We use frameworks all the time. Some are part of third party libraries, others are self made. What options do we have if requirements change, especially for the custom frameworks?
What I mean with “framework”
The term framework has many different definitions. To get misunderstandings and confusion out of the way, here is what I consider a framework,at least in the scope of this blog post:
- A framework is a set of functions and/or classes that together implement a general use functionality that is used throughout a larger part of a project.
A framework may consist of only a single class or it might be a whole library. The key point is the widespread use. Another point is that classes and functions that do not serve the same functionality are not part of the framework.
An obvious example would be a GUI library. But also `std::shared_ptr`, `std::make_shared` and `std::weak_ptr` form a framework of sorts.
Implications on framework design
The widespread use of a framework means that changes to the behavior and/or interface of the framework may affect large parts of a code base and cause necessary changes in a lot of places.
In other words, the usual agile approach to add and refactor functionality when it’s needed, but not earlier does not quite cut it when it comes to frameworks. Therefore framework should be designed with every functionality in mind that it will have to support, because later changes can be costly.
That does not mean that functionality should be implemented that is not needed yet. It also does not mean you should prepare for anything that some day might be needed. Over-generalization is a bad thing.
It means you should make a proper assessment what is likely to be needed in the framework and design it in a way that makes those changes possible in a way that does affect the clients as little as possible.
No matter how good the design of a framework is, the day will come when there are needs that can not be met directly. There are several options that should be considered.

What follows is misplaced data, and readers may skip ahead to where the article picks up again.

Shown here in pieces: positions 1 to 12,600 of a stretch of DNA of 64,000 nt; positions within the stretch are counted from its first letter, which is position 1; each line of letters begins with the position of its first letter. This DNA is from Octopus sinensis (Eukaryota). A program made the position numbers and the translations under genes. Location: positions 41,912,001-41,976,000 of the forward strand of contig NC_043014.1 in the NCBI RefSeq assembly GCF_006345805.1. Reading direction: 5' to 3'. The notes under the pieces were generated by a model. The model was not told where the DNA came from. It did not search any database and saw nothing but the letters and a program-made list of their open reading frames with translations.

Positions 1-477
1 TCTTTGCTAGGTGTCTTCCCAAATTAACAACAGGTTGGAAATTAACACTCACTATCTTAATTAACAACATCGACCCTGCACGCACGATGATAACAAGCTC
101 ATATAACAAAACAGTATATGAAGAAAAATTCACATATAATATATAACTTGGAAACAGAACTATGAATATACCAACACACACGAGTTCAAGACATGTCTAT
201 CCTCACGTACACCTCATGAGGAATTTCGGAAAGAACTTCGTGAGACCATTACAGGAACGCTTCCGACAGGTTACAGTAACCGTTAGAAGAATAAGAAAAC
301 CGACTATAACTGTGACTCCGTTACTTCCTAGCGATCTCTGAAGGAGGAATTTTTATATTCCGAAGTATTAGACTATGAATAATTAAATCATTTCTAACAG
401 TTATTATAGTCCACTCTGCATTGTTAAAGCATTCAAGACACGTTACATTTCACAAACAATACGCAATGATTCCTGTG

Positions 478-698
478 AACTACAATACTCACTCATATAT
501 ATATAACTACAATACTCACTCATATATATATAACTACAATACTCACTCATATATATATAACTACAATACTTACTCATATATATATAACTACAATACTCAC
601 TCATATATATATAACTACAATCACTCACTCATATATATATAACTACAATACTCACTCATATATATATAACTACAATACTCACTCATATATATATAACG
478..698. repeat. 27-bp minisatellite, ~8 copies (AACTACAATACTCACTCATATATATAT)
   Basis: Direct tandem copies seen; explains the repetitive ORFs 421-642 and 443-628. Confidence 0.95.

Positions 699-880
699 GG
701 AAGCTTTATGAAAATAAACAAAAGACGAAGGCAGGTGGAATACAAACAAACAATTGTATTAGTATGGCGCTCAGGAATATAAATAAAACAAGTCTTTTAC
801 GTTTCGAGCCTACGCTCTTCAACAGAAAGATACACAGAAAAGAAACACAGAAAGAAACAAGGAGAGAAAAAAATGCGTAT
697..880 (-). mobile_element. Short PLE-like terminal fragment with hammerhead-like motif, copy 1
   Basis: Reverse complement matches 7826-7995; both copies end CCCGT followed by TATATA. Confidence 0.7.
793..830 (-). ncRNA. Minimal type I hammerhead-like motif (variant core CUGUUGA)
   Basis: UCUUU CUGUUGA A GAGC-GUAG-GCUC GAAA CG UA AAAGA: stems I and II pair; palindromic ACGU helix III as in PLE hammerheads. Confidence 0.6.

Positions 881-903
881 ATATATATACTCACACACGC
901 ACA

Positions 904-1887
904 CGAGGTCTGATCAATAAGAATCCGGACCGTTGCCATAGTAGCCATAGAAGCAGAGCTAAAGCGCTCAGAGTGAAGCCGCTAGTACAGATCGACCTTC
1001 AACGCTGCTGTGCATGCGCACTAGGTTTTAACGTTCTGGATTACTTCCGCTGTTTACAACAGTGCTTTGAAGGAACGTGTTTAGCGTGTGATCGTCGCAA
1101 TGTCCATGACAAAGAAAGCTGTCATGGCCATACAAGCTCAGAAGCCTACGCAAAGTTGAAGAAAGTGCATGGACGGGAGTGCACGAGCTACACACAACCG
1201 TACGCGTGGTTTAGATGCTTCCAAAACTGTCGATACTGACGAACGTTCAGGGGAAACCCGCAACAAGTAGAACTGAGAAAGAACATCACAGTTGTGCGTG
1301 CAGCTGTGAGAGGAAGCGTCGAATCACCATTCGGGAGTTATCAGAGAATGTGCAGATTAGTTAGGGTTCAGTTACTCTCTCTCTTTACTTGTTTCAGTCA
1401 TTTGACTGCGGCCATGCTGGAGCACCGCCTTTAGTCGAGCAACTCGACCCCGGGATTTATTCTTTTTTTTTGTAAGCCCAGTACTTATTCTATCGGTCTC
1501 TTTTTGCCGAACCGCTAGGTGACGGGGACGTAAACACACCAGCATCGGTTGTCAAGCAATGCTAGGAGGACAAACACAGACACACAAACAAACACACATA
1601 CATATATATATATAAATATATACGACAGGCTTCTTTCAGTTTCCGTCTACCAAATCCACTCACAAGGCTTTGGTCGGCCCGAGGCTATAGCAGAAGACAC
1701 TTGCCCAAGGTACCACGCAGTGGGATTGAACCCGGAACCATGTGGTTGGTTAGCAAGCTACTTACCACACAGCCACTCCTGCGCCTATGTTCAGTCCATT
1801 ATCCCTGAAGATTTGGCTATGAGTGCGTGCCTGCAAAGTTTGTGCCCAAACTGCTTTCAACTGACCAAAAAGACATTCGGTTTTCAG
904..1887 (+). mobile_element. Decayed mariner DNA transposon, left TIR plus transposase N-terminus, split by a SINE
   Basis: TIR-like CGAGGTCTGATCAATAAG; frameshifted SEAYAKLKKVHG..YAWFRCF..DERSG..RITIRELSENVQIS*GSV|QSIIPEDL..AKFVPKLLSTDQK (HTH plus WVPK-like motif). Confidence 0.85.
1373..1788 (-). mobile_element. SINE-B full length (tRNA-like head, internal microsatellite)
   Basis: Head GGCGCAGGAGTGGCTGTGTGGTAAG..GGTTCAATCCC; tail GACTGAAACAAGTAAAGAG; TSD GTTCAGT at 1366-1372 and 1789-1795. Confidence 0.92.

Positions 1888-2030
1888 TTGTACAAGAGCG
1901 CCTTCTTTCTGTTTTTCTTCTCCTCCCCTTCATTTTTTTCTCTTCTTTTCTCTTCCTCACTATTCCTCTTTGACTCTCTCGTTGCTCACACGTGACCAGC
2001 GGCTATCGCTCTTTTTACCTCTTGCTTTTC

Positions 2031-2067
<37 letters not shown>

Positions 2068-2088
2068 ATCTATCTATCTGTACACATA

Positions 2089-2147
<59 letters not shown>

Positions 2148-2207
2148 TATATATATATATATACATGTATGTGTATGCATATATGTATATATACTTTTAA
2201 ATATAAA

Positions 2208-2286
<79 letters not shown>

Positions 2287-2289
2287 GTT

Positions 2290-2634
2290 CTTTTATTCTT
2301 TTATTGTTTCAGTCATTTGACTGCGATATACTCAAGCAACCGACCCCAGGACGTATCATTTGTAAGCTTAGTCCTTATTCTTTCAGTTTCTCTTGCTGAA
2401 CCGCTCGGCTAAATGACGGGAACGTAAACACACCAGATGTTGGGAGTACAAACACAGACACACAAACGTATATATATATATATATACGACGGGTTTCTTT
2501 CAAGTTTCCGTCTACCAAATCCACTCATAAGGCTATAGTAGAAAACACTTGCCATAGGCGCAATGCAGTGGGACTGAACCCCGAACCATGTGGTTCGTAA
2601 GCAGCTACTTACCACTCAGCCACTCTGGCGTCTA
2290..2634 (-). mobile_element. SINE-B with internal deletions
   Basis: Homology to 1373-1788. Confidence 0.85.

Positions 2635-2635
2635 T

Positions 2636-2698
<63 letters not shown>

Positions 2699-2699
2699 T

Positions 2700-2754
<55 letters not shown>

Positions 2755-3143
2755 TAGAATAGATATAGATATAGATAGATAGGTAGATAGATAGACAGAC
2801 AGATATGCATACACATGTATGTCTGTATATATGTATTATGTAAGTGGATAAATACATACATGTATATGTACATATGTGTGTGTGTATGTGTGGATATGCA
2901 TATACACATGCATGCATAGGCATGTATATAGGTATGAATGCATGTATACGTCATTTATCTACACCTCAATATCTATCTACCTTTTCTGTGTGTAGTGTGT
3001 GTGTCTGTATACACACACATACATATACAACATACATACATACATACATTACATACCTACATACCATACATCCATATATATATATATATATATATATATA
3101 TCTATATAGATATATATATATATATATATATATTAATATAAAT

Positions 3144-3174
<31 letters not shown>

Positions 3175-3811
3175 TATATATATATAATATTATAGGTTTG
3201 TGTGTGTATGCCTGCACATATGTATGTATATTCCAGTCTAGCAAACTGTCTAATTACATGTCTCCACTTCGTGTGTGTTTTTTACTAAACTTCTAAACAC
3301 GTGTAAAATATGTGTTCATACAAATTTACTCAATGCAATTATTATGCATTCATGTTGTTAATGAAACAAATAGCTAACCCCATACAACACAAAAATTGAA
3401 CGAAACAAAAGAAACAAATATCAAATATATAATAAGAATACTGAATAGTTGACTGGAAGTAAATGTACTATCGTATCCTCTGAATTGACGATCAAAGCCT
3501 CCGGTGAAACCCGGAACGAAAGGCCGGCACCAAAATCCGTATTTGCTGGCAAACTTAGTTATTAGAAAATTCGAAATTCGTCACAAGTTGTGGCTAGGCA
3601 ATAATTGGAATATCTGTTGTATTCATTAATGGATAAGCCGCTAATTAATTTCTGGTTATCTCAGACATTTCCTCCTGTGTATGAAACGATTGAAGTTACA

Bend the code
Due to the widespread effect that a framework change could have, it is often an option to tweak the client code in order to fit into the framework. It is sometimes an awkward position to be in, because you might have to break a design principle, violate a coding guideline or commit another minor crime against a clean coding style.
Up to a certain degree, such tradeoffs are acceptable, but if they get too harsh or happen too often, it is better to consider other options.
Change the framework
This is the opposite extreme to changing the code and letting the framework untouched. Switching to a different framework, be it self made or third party, has several that go beyond changing all the calls to a new interface.
Especially if you have a third party framework, the underlying philosophy might be slightly different, meaning that seemingly similar usage of the framework has different semantics. You have to understand those small differences in order to use the new framework correctly and effectively.
That brings us to the next cost: Learning the framework. Even if it consists only of a handful of functions or a single class it is still a cost you have to consider. The developers in your team might be quite comfortable with the old framework, and it will take some time until they get used to the new thing that suddenly pops up all over their code.